Additionally, we’d like you to periodically check your "vital statistics" on the Member List and let us know what changes need to be made by use of "Member Input Form" on the "Join Us" page on the web site. We attempt to keep the Member List up to date.


by the Editor

The purpose of the newsletter is to provide a vehicle for the exchange of ideas relating to our Alberg 37 experiences (good and bad), maintenance tips, cruising information and to maintain a roster of Alberg 37 owners. We suggest a donation of $10.00 U.S. a year to cover costs of publishing the quarterly newsletter, postage, Xerox services, and of course, maintaining the web site. We also suggest to our Non-U.S. members that they send an International Money Order payable in U.S. dollars (a Canadian Postal Money Order works for Canadian members).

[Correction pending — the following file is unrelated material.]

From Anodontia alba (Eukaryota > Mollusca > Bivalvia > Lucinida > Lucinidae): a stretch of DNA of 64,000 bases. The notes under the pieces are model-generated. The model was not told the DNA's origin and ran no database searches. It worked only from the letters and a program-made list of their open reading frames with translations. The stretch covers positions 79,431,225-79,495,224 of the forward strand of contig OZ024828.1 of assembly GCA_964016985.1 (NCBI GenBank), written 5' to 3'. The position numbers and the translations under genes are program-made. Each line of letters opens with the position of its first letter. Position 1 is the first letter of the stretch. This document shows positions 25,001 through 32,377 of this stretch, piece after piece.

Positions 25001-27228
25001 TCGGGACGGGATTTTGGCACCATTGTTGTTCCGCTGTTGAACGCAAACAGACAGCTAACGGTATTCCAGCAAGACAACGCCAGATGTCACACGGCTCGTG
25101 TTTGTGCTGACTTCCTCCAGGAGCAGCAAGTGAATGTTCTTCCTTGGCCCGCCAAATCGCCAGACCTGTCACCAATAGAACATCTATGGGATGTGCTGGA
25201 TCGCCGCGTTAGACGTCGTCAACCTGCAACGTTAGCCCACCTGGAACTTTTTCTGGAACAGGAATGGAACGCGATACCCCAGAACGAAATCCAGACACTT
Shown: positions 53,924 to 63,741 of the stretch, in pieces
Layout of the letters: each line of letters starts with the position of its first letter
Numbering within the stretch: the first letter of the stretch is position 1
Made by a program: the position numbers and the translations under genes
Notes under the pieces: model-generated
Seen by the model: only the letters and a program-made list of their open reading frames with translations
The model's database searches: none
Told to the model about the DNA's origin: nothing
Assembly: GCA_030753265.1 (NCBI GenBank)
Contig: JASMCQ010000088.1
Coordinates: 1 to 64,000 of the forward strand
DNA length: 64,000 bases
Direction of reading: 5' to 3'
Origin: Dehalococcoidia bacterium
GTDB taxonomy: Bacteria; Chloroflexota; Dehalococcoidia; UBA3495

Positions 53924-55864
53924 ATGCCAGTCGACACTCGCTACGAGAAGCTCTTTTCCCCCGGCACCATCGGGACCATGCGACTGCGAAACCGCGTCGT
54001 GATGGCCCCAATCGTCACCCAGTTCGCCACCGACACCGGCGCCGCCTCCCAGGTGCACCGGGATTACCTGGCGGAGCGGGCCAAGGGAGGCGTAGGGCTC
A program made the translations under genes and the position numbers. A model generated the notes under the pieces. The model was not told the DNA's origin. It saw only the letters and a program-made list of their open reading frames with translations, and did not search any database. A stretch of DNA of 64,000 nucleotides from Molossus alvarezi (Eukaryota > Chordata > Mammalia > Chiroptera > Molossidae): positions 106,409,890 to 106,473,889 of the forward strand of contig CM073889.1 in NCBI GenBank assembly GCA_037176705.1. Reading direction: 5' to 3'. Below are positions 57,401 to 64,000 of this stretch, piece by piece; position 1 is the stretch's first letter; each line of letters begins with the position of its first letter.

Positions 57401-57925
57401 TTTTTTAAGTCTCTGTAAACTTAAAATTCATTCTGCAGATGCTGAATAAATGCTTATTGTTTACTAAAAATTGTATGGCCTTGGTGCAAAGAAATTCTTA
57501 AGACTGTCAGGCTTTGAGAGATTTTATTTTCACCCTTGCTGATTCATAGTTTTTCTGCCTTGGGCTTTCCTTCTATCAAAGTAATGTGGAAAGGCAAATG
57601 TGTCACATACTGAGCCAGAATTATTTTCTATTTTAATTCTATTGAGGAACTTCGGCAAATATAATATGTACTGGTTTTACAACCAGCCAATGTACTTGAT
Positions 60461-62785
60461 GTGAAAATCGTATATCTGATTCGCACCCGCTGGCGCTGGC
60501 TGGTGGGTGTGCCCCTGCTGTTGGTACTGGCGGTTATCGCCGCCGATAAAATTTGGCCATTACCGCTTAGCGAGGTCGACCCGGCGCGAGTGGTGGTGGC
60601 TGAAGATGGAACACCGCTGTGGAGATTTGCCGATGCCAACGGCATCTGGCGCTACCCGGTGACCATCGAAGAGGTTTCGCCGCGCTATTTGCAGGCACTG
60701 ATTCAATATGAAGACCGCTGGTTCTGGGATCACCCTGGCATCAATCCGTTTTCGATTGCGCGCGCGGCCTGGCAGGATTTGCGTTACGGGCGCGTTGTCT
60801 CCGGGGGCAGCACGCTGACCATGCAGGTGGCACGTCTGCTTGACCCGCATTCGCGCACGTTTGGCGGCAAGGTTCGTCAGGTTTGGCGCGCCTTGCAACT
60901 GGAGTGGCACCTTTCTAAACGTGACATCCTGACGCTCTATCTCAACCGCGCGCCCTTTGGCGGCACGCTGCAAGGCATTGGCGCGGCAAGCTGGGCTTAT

You will notice a date on the label of the newsletter mailing. This is a reminder of your responsibility to help maintain the newsletter / association. For those receiving the newsletter notice via Email, we ask that you honor your commitment to the Association. The Association needs your help!

Also, you should be aware of our group's agreement with BOAT U.S. whereby we get membership for half price ($8.50 vice $17.00) as members of a cooperating group. Please mention that you are a member of the Alberg 37 Owners Group and include the Cooperating Group number GA 83253 S when you join Boat U.S. or send in your annual renewal of membership. Boat U.S. membership is no longer required to make purchases from their stores or catalog, however, membership is still required for the purchase of boaters insurance.